Friday, August 19, 2011

SQL Server - Fragmentation

While indexes can speed up execution of queries several fold as they can make the querying process faster, there is overhead associated with them. They consume additional disk space and require additional time to update themselves whenever data is updated, deleted or appended in a table. Also when you perform any data modification operations (INSERT, UPDATE, or DELETE statements) index fragmentation may occur and the information in the index can get scattered in the database. Fragmented index data can cause SQL Server to perform unnecessary data reads and switching across different pages, so query performance against a heavily fragmented table can be very poor. In this article I am going to write about fragmentation and different queries to determine the level of fragmentation. There are two major types of fragmentation: logical (external fragmentation) and SQL Server fragmentation.

Logical fragmentation
Logical fragmentation occurs when an index leaf page is not in logical order, in other words it occurs when the logical ordering of the index does not match the physical ordering of the index. This causes SQL Server to perform extra work to return ordered results. For the most part, external fragmentation isn’t too big of a deal for specific searches that return very few records or queries that return result sets that do not need to be ordered.

SQL Server fragmentation (internal)
This type of fragmentation occurs when there is too much free space in the index pages. Typically, some free space is desirable, especially when the index is created or rebuilt. You can specify the Fill Factor setting when the index is created or rebuilt to indicate a percentage of how full the index pages are when created. If the index pages are too fragmented, it will cause queries to take longer (because of the extra reads required to find the dataset) and cause your indexes to grow larger than necessary. If no space is available in the index data pages, data changes (primarily inserts) will cause page splits as discussed above, which also require additional system resources to perform. Internal fragmentation usually occurs when:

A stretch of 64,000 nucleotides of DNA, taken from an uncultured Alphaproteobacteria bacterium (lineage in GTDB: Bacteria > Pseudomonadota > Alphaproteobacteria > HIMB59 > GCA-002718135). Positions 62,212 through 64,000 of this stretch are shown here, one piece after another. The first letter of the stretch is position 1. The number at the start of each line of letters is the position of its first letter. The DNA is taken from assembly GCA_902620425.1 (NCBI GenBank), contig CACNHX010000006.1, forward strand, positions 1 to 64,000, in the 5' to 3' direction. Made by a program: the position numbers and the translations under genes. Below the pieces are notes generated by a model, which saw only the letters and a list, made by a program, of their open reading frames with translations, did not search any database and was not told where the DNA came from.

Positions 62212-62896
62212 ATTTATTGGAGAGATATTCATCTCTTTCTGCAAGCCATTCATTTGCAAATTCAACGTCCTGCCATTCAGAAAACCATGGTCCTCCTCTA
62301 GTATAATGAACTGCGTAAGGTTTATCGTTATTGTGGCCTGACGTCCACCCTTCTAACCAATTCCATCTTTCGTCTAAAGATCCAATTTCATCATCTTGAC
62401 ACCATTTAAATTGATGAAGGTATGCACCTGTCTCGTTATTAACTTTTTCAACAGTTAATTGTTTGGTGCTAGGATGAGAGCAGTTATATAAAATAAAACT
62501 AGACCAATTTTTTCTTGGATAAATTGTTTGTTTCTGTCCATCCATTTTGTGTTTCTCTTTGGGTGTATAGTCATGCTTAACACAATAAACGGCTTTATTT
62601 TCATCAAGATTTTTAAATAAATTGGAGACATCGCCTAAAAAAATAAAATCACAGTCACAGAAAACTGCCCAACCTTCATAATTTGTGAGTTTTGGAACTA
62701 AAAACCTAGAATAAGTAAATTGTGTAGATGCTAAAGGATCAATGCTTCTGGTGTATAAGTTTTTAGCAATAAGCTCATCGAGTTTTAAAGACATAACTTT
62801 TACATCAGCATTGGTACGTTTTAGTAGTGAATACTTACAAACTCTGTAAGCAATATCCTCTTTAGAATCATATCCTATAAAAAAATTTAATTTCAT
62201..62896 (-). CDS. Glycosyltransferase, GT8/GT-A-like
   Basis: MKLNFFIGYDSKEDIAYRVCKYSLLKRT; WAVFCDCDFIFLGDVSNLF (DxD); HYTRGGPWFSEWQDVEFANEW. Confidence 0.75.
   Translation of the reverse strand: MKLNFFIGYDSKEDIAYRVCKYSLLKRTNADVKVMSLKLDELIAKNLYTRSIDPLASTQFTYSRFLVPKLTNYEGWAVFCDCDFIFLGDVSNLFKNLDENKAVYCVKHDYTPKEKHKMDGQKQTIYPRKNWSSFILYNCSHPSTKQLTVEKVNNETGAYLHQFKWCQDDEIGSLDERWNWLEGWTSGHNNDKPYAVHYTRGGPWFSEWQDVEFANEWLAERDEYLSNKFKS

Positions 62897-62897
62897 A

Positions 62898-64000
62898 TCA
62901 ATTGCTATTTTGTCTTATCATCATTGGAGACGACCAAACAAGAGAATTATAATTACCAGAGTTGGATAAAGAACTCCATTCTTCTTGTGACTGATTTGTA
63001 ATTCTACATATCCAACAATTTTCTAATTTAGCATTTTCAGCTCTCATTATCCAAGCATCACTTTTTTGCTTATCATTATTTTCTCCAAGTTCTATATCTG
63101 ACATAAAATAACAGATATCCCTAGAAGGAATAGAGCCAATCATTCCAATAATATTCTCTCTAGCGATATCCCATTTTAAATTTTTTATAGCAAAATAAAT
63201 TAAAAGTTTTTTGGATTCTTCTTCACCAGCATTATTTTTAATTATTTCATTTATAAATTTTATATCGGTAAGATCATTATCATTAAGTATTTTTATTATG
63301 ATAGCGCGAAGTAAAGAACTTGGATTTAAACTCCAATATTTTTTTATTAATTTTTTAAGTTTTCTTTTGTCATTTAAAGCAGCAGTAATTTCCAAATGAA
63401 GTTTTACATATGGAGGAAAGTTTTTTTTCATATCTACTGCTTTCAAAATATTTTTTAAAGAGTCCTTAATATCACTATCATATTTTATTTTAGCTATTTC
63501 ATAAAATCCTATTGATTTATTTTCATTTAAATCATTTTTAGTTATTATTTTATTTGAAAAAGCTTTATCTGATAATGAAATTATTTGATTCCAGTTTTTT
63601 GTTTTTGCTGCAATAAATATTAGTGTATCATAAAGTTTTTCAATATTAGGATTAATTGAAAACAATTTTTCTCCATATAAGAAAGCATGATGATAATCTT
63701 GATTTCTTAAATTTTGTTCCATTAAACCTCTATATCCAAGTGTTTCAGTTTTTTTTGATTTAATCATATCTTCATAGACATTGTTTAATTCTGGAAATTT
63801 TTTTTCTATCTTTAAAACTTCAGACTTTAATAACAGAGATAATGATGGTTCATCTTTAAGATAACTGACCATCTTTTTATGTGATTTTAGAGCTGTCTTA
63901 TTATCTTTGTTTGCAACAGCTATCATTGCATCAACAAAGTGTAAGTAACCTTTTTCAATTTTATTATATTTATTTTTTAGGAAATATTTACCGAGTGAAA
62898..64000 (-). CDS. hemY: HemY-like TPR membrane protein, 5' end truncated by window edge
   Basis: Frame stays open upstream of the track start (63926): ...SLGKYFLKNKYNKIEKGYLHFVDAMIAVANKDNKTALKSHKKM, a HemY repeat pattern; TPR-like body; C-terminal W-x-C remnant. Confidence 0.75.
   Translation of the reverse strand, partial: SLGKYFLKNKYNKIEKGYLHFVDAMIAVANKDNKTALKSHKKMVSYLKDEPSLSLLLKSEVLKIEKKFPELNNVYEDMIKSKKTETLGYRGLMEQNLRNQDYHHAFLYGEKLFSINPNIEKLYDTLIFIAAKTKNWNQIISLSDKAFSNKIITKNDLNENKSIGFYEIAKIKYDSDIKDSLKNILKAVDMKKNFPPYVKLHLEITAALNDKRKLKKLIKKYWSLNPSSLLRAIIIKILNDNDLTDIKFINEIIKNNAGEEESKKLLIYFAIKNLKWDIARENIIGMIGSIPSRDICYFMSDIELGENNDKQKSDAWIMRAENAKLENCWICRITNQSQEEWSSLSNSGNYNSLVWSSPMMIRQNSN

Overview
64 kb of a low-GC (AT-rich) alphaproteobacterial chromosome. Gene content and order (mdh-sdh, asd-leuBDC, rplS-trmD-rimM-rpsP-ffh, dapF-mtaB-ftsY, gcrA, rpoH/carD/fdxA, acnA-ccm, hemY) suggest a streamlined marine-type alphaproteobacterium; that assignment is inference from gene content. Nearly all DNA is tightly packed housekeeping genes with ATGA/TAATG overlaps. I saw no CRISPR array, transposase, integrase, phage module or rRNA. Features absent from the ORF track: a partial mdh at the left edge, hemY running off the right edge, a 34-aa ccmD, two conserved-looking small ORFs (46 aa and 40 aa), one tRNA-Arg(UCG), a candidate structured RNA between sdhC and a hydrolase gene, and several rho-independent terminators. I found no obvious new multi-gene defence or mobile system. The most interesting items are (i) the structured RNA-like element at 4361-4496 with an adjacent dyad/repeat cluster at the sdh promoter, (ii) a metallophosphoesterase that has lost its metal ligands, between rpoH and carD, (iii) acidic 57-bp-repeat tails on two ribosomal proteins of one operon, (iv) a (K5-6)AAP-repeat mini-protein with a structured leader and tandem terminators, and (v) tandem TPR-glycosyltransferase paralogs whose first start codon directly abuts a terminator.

• random deletes resulting in empty space on data pages
  • age-splits due to insert or updates
  • shrinking the row such as when updating a large value to a smaller value
  • using fill factor of less than 100
  • using a large row sizes
Extent fragmentation
Extent fragmentation occurs when the extents of a table or index are not contiguous with the database leaving extents from one or more indexes intermingled in the file. This can occur due to:
  • Random deletes, which could leave some of the pages in an extent unused while the extent itself is still reserved as part of the table’s space allocation. Think of it like Internal fragmentation, but in extents instead of pages
  • Deletes on ranges of contiguous rows within the table, causing one or more entire extents to become de-allocated, thus leaving a gap between the surrounding extents of the table or index
  • Interleaving of a table’s data extents with the extents of other objects

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